I closed the last post by saying that the world of the Siena contradaioli (the members of the various contrade) is almost entirely focused on the two days a year on which there’s a horse race, which today is referred to as the Palio, or in Italian, “Il Palio.” Now it’s time to learn more about the Palio itself.
I grew up in Reno, Nevada, home to deep blue skies, over 300 mountain ranges, and legal gambling. My childhood was dotted with the special family dinners when my grandparents would take us out to eat in casinos. This was back in a time when casino owners were local businessmen, usually well-known in the community, and my grandparents knew a few of them.
We played Keno during dinner. (I don’t even know if this still goes on; maybe someone from Reno can tell me.) Every table had a centerpiece holding blank Keno tickets and thick black crayons. Each of us would take a ticket and mark our numbers, then we’d watch the electronic Keno boards that were mounted throughout the dining room, and compare the official numbers with those on our tickets.
I never saw anyone actually place a bet. We did it for entertainment, and probably to keep us kids busy; during the course of one dinner, there were several rounds of the game. And that was Keno, in Reno, in the olden days.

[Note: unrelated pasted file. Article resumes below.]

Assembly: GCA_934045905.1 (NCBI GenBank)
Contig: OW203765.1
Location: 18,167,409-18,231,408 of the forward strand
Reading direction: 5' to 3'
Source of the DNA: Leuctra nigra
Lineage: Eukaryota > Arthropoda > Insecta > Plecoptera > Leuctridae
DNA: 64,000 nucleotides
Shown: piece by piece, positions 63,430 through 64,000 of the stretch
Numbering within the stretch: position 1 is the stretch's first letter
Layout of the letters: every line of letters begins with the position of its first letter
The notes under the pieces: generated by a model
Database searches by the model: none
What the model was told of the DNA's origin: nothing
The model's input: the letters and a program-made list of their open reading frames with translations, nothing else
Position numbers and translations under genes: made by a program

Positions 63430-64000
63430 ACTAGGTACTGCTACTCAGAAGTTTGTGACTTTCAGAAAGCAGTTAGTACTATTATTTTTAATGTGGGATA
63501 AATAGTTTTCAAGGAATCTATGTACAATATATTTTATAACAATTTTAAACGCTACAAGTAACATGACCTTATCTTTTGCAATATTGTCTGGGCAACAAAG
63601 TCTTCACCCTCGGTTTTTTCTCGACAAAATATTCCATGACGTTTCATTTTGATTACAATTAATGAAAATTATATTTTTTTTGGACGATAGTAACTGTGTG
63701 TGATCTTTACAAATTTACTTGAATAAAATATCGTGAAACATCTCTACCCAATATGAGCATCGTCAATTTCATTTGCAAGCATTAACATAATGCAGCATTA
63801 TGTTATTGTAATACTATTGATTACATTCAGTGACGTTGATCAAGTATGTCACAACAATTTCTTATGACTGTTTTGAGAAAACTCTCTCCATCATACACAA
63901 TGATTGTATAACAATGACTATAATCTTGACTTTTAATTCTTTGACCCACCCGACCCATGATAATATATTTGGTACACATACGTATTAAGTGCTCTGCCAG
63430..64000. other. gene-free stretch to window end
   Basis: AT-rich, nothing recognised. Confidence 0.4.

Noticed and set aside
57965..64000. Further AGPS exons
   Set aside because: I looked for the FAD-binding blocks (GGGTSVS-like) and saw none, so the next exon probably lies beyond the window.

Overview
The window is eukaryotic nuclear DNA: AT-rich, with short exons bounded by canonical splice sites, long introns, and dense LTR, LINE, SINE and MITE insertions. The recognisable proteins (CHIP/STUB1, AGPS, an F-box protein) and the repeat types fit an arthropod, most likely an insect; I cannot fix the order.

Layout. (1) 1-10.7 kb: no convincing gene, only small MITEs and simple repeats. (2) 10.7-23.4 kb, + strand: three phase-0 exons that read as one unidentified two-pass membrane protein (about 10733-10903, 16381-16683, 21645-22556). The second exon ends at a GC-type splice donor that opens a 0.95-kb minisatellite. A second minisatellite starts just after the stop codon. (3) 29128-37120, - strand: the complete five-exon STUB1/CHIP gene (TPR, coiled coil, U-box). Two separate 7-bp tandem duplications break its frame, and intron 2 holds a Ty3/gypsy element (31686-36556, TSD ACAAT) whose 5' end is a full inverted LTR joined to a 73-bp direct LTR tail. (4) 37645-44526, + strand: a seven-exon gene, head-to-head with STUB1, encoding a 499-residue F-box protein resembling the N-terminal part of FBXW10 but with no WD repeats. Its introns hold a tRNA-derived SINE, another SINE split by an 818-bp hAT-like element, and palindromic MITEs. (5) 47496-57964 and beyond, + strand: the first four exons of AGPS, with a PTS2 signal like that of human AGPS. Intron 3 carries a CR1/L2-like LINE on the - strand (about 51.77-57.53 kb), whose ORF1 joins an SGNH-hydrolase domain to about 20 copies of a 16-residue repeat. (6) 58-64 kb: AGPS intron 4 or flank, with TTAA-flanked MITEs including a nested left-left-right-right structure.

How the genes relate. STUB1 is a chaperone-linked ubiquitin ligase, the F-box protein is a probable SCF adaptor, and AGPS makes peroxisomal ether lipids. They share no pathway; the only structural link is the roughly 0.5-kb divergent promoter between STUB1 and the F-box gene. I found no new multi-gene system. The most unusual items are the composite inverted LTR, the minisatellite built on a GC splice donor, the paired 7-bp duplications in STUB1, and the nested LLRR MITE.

In areas of the world with a predominantly Catholic population, Carnival (spelled Carnaval in France) is the festive period prior to Lent, the time of prayer and penance before Easter. During Lent, people traditionally abstained from eating meat, which may have led to the word “carnival” (essentially a derivative from Latin and meaning “removal of meat”). People also refrained from consuming dairy, eggs, other fatty foods, and sugar.
If you don’t get to eat meat or other goodies for six weeks, then you might have the urge to load up as much as possible beforehand. Let the party begin! Laissez les bon temps rouler!
It is the season of reverence for light and lights, not to mention something called the light. For inspiration on this dark December eve, I’m sitting by a roaring hot fire, throwing plenty of light and warmth to guide me. The days are dark: I awake in the dark, and barely get the day’s tasks done before dark once again settles upon the land.
It is no wonder that from dark days are born celebrations of light. Hanukkah has begun for Jews around the world, an eight-day Festival of Lights celebrating the rededication of the Holy Temple in Jerusalem. Using the menorah, one candle is lit for each day of the holiday. Kwanzaa, a multi-day celebration for people of African descent, involves lighting the candles of the kinara.
The light of the Star of Bethlehem led the magi to the manger and the infant Jesus. In Santa Fe, New Mexico, there is a Spanish Catholic tradition of lighting farolitos, simple lanterns made with paper bags and candles, which line the walls and roofs of houses in the region.